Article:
Tuesday, April 06, 2010

Schnauzer Logic’s NoNothing Review: The Apple iPad



As with all NoNothing reviews, it's important to be clear right from the start. I don't own an Apple iPad. I've never touched one, felt one, lifted one, held one. I've never seen one in person and haven't spoken directly with anyone who has. Now, on to the review.

After months of delay, Apple's long awaited tablet computer, the awkwardly named "IPad" has finally been released, and much like Apple's previous tablet computer, the "Newton", this overpriced/under-featured bit of fanboy flotsam left me wanting. With its bright, clear, large flat glass screen, I was surprised to see that after picking it up, turning it over, and handing it around to all my friends, the iPad's display was covered in fingerprints. Cleaning the screen with the same lint free optical cloth I use on my iPhone, MacBook and Oakley sunglasses proved to be an unexpected source of irritation, especially when these same friends repeatedly asked, "how do you keep the screen clean?"

Equally troubling is its size. With a screen 5x larger than an iPhone, the iPad is far too big to put in your pocket. And while Apple "claims" that the WiFi version of the iPad weighs only 1.5lbs, after holding it at arms length for much of its 10-hour battery life, mine felt much heavier. Speaking of which, come on Apple… no user serviceable parts? This isn't like an electric toothbrush or an electric razor or hairdryer or the new Flip cameras or MacBooks or MacBook Pros or any iPod or iPhone ever? Its important to me to know that I –can- replace the battery myself, regardless of whether I'm ever likely to do so.

Turning next to the software, the iPad is severely limited to only those applications Apple, itself, decides to supply, or one of the few of third-party apps you're forced to purchase from Apple's iTunes store. And while Apple doesn't set the pricing for any third-party apps, I nevertheless felt ripped off when I learned that some developers are charging –more- for an updated/enhanced iPad version of the same app (some up to 300% more, charging $2.99 for a life saving CPR instructional app that previously cost only 99 cents).

Continuing to explore the software, while attempting to browse the web on the supplied Safari browser (the only browser available, by the way. Apple still won't allow Microsoft's Internet Explorer to run on the iPad) I was surprised to learn that the iPad does not support Adobe's Flash, making it impossible to view any YouTube videos, unless you use the supplied YouTube app that comes standard on the iPad. Begining with the original iPhone, first launched in June of 2007, and continuing through to today, Apple has refused to support Flash on the iPhone, iPhone 3G, iPhone 3GS and iPod Touch, making Apple's lack of Flash on the iPad all that much more frustrating. One wonders how much longer Apple can maintain this clearly untenable position.

Finally, no review of the iPad can be complete without a discussion of its durability, need for a 10 watt charger, virtual keyboard, case and how quickly its large flat display attracts fingerprints. So here goes: my 5 year old can watch all her Disney movies on the VCR in our family room, but I wouldn't let her take my iPad to her pre-school class, and you shouldn't let her take yours either. It's not clear what Apple was thinking, but this isn't a product aimed at the Ravi set. With respect to power, Apple supplies a specialized 10 watt charger, but that doesn't mean that I shouldn't expect to be able to charge my iPad by plugging it into any USB port on any product ever made. As Johnny Cochrane might say, "If the plug does fit, you must charge it!" And last, but not least, no matter what you might have thought, typing on the iPad's virtual keyboard is simply not the same as typing on a dedicated, stand alone, keyboard, resulting in the unpleasant experience of getting fingerprints on the display.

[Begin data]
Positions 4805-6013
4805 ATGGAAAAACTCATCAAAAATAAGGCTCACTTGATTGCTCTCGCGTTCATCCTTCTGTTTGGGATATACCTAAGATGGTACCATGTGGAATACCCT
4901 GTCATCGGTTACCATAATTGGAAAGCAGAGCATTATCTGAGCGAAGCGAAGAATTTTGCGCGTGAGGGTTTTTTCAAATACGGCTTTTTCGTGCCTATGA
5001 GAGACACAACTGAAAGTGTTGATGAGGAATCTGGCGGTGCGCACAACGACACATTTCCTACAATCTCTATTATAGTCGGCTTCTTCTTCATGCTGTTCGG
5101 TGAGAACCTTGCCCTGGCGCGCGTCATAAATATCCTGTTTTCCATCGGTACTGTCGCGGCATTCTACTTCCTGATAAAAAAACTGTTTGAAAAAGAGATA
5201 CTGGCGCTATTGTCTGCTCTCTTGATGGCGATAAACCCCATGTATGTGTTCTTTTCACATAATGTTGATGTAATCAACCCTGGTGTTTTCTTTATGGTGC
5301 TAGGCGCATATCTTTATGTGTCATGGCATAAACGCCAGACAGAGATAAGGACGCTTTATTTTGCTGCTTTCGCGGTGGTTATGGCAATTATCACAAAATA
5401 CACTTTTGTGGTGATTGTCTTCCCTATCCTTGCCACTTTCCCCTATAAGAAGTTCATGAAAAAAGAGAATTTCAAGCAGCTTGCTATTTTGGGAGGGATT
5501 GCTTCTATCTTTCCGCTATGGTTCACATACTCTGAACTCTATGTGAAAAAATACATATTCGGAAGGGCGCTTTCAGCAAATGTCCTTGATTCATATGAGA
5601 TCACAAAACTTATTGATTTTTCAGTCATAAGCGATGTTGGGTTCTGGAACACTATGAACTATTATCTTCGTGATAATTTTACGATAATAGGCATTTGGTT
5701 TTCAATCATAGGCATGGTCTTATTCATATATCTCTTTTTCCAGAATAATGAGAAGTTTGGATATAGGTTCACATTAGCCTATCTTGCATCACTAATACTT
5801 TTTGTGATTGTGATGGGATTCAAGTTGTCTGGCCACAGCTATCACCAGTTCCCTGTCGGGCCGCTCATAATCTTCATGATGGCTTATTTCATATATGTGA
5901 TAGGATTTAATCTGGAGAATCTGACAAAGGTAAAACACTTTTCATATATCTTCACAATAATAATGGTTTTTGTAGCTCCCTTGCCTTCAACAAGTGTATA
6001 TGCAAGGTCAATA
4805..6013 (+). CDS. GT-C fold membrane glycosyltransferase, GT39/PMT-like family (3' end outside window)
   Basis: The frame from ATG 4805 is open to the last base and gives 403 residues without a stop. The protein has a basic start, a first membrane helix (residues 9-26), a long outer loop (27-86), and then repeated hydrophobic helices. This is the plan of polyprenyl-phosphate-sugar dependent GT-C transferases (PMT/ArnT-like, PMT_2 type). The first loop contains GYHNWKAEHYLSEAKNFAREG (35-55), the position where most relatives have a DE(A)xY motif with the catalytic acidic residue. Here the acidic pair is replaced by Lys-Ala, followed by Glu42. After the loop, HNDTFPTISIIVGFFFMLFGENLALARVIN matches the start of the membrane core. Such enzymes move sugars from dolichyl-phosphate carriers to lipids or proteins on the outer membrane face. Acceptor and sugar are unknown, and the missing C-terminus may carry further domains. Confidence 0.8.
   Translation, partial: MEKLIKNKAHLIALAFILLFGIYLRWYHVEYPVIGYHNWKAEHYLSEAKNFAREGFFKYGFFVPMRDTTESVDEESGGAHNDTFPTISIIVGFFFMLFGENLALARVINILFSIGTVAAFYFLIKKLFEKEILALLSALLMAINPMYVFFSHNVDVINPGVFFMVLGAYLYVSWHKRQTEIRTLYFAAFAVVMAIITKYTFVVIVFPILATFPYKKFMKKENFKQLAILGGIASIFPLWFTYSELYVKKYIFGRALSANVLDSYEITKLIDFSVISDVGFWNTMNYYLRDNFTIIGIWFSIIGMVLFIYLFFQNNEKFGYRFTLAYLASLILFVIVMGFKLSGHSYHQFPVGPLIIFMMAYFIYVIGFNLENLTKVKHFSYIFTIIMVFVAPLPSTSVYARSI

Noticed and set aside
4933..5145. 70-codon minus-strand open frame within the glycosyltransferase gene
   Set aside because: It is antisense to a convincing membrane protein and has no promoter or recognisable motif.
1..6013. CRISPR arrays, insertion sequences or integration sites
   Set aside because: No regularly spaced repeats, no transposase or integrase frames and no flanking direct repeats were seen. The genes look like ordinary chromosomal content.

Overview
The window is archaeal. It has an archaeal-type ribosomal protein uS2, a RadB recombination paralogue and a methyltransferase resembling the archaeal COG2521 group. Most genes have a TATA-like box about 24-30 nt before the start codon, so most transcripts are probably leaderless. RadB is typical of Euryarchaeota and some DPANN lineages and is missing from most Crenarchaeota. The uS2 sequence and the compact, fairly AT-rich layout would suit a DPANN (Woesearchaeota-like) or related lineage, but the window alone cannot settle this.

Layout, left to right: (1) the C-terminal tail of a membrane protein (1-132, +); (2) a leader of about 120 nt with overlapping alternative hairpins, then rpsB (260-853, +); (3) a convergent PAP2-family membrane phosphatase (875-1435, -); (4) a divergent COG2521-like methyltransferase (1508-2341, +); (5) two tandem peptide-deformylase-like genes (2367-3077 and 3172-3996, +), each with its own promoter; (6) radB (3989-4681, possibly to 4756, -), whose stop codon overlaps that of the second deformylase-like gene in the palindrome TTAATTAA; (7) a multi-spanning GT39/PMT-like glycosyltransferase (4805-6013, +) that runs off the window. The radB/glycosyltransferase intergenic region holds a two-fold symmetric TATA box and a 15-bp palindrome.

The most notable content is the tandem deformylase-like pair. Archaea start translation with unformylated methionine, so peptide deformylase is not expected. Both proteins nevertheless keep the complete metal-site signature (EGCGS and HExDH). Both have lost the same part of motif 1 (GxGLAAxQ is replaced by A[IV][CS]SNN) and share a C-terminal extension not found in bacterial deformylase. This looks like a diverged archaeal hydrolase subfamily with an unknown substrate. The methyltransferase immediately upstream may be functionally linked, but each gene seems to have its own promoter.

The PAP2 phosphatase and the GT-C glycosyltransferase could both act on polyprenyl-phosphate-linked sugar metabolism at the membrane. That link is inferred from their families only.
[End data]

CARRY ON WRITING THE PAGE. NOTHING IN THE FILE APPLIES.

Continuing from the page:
While you may find the iPad a perfect complement to the web sites, magazines, email, films, tv, music and digital books you enjoy every day, in my opinion, if the unfortunate name isn't enough to keep you away from this $500 entertainment 'toy', the easily smudged screen should be.

Robin Diane Goldstein
Schnauzer Logic NoNothing Reviewer

5 comments:

Anonymous said...

Brilliant.

Jim said...

You have a masters degree in city planning??

Boyana said...

I didn't get the part with the 5-year old kid, but... Wow! Good NoNothing review, Robin! ;))

Anonymous said...

Wow, I've read perhaps 20 reviews of the iPad and this is by far the most illogical. Why would you possibly be concerned about fingerprints ON A DEVICE THAT IS CONTROLLED SOLELY BY YOUR FINGERS? If you rubbed your fingers all over your windows, they would get smudged too. Your choice of words implies that Apple should have some kind of magic at their disposal that would self-clean it's own glass. Then you point out that you shouldn't let your child take it to daycare? What? I see nothing in Apple's marketing or design that even remotely implies that this device is designed for children. Would you make the same complaint about a canoe? Or perhaps a blender?
I'm not sure why you would bother to write a review of a device with so little knowledge of it's purpose or functionality. A 30 second google search will show you that law firms, higher learning, creative and medical professionals and many others are finding productive and pleasurable uses for this "entertainment toy", not to mention the huge cost savings of no virus threats, no IT support, no windows updates, etc. etc. etc... Apple has made no claim about the iPad replacing your typical PC, but your shortsighted review dismisses an entirely new computing platform without any real facts to back it up.

PS: Won't fit in your pocket? Why would (or should) it?

Ethan said...

Apple is already working on an upgrade that you won't have to carry. The iPad with wings.